As the 5th president of Sierra Leone, Bio has been sworn in as president on April 4, 2018. He is a familiar and controversial face in local political landscapes. Now a retired Brigadier, he briefly held the position as military head of state after leading a coup in January 1996. Bio justifies this manoeuvre as enabling the end of the civil war and the country’s return to democracy. His followers appreciate him as the man who, during the civil war, started formal negotiations with the Revolutionary United Front (RUF Rebels), conducted national elections and handed over power to Ahmad Tejan Kabbah after Kabbah won the elections. Critics point towards his use of force to dictate the political arena. Bio was also the SLPP presidential candidate in the 2012 presidential election, then losing to Ernest Bai Koroma. Yet, while he is well-known, his next moves remain elusive. The onset of a new political chapter raises numerous questions, nourishes hopes and feeds anxieties about the future of post-conflict and post-pandemic Sierra Leone.

What might change and what might stay the same? This is perhaps the question in many people’s minds though probably most are thinking about local livelihood possibilities, education opportunities for their children, or whether the power supply will improve. Few will be thinking about prisons. Continue reading

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Sierra Leone General Elections 2018 – A personal diary, by Diana Szanto

On the 4th of April, I was sitting on the veranda of a restaurant in Lungi and watched mesmerized the police officer next to me who, in his full gear, consumed bitter wine sold in small plastic packets. As he was finishing one packet after another, he was visibly getting drunker with each sip. The scene provided the context – both in historic and sociological terms – for what had been the most important public issue for Sierra Leone for the past few weeks:  the presidential elections.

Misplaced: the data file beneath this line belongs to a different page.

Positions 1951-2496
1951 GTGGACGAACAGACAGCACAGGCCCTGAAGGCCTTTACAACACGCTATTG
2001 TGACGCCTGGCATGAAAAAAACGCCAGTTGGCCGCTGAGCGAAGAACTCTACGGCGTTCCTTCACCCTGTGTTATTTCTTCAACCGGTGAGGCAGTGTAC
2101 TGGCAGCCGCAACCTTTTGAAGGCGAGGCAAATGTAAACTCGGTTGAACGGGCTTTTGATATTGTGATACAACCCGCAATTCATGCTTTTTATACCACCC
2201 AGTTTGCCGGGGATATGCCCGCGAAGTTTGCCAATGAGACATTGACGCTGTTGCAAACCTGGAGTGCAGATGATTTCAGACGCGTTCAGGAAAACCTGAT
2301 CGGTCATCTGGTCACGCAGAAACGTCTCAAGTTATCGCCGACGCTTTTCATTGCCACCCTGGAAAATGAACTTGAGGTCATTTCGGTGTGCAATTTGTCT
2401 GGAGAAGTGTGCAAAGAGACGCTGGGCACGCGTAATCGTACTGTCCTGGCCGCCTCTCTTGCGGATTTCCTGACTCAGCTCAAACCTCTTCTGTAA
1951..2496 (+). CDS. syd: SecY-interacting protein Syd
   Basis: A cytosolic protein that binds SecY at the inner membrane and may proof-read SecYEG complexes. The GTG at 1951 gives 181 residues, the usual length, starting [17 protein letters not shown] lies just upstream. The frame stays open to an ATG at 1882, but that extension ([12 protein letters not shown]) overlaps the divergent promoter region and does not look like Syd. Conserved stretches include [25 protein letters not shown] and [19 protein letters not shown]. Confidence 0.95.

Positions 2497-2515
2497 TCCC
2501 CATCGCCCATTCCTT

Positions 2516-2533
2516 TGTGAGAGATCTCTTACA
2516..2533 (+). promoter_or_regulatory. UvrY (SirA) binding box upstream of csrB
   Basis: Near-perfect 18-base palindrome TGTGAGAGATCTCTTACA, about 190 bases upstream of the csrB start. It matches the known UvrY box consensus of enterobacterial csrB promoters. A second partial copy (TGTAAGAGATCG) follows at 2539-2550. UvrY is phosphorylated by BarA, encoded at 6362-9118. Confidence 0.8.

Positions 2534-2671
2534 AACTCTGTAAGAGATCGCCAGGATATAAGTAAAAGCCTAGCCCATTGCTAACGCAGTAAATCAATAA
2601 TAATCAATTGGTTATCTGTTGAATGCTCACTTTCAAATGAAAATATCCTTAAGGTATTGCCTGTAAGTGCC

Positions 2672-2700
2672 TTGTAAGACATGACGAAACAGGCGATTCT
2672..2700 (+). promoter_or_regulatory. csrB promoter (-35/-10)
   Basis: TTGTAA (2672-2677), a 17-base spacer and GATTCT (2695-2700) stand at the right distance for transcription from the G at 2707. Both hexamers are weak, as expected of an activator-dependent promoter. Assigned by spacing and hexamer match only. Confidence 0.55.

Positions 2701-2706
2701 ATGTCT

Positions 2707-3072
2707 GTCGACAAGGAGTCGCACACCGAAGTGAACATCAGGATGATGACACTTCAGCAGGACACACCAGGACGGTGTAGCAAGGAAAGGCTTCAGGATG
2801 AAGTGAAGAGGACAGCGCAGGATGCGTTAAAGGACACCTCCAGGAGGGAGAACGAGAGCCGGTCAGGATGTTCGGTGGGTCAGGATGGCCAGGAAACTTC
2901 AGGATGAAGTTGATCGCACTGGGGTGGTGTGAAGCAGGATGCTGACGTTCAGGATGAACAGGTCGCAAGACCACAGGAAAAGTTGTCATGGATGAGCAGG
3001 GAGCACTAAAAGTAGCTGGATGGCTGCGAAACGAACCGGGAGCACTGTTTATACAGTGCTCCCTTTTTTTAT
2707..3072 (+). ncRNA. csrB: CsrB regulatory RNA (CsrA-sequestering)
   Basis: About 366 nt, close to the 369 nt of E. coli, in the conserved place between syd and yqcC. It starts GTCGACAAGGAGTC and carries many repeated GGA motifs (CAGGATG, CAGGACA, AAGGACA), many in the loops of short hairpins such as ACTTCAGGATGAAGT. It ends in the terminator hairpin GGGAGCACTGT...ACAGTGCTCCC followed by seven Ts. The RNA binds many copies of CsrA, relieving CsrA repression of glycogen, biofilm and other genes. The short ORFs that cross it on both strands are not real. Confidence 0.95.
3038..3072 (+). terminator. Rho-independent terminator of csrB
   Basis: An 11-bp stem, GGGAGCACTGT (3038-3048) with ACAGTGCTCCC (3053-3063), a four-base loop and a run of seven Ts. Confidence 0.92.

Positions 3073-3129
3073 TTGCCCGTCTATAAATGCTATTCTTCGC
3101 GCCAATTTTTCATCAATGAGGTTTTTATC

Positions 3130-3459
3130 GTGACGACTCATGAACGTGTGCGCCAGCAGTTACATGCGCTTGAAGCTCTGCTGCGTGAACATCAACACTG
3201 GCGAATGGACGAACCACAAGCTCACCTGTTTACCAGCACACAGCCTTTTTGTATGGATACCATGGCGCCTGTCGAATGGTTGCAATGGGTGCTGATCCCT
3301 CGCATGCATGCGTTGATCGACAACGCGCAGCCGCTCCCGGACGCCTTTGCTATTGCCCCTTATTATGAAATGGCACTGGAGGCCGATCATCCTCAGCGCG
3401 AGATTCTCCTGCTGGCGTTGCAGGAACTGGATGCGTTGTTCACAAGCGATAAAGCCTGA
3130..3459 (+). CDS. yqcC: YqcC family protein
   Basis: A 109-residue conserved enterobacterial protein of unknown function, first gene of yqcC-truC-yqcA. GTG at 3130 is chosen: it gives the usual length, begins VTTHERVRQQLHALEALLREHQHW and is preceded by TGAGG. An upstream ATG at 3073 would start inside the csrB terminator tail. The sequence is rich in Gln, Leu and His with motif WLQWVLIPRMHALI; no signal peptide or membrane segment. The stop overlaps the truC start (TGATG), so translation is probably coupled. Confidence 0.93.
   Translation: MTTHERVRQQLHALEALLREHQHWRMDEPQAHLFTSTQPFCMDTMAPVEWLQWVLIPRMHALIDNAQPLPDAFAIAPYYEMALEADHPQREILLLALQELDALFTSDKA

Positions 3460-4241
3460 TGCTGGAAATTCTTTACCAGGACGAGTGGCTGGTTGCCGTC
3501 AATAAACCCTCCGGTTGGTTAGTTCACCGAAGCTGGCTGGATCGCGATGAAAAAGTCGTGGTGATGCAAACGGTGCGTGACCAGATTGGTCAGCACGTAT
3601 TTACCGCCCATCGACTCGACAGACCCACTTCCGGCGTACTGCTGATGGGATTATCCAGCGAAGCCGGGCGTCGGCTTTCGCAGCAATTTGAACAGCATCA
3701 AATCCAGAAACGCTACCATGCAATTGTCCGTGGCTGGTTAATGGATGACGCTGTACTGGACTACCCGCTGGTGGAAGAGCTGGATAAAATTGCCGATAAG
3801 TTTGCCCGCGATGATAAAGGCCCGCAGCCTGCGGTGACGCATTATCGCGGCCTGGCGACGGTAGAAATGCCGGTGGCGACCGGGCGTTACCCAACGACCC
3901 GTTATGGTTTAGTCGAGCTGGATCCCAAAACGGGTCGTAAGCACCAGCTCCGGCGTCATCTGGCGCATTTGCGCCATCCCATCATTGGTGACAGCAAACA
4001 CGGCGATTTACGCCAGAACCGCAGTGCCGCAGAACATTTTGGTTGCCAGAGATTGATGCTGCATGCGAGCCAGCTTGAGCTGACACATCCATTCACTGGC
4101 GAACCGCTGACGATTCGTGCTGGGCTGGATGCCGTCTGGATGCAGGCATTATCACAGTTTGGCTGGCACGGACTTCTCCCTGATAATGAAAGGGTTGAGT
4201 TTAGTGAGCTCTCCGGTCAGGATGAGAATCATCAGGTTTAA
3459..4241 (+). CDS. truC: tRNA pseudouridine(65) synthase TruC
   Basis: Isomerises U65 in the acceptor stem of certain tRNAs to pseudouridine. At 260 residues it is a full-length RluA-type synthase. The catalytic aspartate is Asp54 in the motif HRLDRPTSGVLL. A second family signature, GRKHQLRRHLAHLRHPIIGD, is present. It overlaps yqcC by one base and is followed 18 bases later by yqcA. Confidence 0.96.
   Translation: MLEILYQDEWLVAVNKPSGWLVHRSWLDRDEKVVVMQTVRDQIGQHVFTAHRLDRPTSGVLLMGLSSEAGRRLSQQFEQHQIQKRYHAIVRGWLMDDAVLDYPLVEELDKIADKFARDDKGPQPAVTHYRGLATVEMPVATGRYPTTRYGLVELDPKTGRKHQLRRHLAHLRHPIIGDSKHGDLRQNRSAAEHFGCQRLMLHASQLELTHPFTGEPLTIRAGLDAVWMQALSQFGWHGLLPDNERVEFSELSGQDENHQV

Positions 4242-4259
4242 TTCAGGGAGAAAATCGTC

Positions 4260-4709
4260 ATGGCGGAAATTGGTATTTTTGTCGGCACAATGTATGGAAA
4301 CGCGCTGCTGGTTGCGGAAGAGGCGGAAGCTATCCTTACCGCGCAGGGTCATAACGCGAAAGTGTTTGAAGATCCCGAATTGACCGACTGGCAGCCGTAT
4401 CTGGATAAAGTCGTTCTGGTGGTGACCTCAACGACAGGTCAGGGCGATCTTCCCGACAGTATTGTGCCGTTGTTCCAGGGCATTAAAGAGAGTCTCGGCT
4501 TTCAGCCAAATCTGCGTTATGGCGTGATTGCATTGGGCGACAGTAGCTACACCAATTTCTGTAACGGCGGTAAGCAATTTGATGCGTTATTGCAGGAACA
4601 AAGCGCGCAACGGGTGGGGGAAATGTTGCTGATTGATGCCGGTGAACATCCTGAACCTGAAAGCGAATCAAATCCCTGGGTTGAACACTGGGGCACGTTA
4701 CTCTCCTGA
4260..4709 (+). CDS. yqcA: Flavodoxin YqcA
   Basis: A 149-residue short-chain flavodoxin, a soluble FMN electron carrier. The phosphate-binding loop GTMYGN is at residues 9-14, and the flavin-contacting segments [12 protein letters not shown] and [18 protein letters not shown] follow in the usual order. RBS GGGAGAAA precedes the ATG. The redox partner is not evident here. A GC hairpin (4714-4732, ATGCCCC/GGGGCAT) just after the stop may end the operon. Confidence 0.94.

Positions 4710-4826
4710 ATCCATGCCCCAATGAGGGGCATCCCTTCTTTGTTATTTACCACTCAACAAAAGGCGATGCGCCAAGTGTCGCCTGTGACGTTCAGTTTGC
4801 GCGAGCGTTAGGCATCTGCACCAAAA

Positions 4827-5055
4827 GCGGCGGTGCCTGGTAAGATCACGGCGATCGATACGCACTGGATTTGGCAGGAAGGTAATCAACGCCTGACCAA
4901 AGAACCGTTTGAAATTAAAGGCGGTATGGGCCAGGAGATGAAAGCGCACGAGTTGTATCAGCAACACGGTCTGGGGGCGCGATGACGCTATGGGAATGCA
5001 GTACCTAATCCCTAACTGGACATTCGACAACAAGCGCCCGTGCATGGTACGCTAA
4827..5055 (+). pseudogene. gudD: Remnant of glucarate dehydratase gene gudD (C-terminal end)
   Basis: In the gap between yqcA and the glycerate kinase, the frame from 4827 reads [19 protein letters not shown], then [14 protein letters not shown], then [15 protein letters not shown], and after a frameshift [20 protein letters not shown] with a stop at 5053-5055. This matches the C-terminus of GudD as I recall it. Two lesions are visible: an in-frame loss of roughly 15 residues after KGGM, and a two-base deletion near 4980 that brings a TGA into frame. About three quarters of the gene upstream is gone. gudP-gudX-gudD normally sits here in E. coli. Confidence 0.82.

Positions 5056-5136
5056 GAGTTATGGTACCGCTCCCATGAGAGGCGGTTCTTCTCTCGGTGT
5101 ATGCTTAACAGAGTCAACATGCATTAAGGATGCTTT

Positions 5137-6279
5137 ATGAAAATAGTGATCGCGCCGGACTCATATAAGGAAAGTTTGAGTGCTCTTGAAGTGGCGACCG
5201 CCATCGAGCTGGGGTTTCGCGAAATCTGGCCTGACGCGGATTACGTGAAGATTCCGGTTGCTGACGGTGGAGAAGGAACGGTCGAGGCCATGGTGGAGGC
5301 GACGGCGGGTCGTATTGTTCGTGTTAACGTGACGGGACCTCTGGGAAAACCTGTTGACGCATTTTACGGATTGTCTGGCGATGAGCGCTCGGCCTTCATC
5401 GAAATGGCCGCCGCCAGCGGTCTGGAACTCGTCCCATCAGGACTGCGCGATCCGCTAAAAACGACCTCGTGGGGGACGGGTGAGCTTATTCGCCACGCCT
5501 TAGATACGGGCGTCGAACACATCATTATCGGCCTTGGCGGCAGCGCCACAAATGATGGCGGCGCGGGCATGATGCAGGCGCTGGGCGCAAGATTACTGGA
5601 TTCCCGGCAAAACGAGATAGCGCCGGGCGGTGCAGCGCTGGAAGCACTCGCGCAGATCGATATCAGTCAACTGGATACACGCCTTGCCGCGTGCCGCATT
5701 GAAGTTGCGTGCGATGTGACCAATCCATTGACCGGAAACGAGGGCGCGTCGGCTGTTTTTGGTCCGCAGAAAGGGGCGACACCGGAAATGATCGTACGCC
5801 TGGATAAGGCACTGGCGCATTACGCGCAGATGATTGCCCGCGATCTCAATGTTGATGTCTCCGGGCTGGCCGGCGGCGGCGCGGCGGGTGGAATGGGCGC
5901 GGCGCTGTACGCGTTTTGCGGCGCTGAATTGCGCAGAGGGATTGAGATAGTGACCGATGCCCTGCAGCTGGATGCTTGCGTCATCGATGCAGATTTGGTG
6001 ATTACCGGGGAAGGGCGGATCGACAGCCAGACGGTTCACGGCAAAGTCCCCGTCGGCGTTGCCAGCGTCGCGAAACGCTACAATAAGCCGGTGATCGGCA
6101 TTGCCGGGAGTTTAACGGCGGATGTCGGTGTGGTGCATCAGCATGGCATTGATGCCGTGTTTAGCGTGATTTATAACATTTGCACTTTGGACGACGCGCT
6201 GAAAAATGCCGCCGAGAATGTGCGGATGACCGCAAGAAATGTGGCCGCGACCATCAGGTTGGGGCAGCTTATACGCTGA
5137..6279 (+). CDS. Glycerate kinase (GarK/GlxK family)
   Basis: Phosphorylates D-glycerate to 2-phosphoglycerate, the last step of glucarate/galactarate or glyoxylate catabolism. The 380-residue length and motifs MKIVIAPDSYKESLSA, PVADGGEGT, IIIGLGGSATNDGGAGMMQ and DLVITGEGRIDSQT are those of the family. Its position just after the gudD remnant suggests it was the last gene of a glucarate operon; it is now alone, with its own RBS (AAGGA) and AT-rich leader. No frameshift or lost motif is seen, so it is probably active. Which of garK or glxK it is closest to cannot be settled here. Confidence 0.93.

With his drunkenness, the policeman’s voice grew louder. I could not miss it: he was boasting of his rebel past.  He was armed.  With this open and embodied reference to the RUF he reminded us all how the brutal memory of the civil war was still so near, constituting a permanently threatening background to national politics.  Sierra Leone got liberated from a deadly civil war just 16 years ago, too short time for a nation to forget the trauma but sufficiently long for the new generation to forget about the healthy fear of violence. In fact, the spectrum of violence seemed so real that the maintenance of peace and order was the number one stake in this election. A lot of people whom I asked about their hopes responded me spontaneously: “I just pray for peace”. Continue reading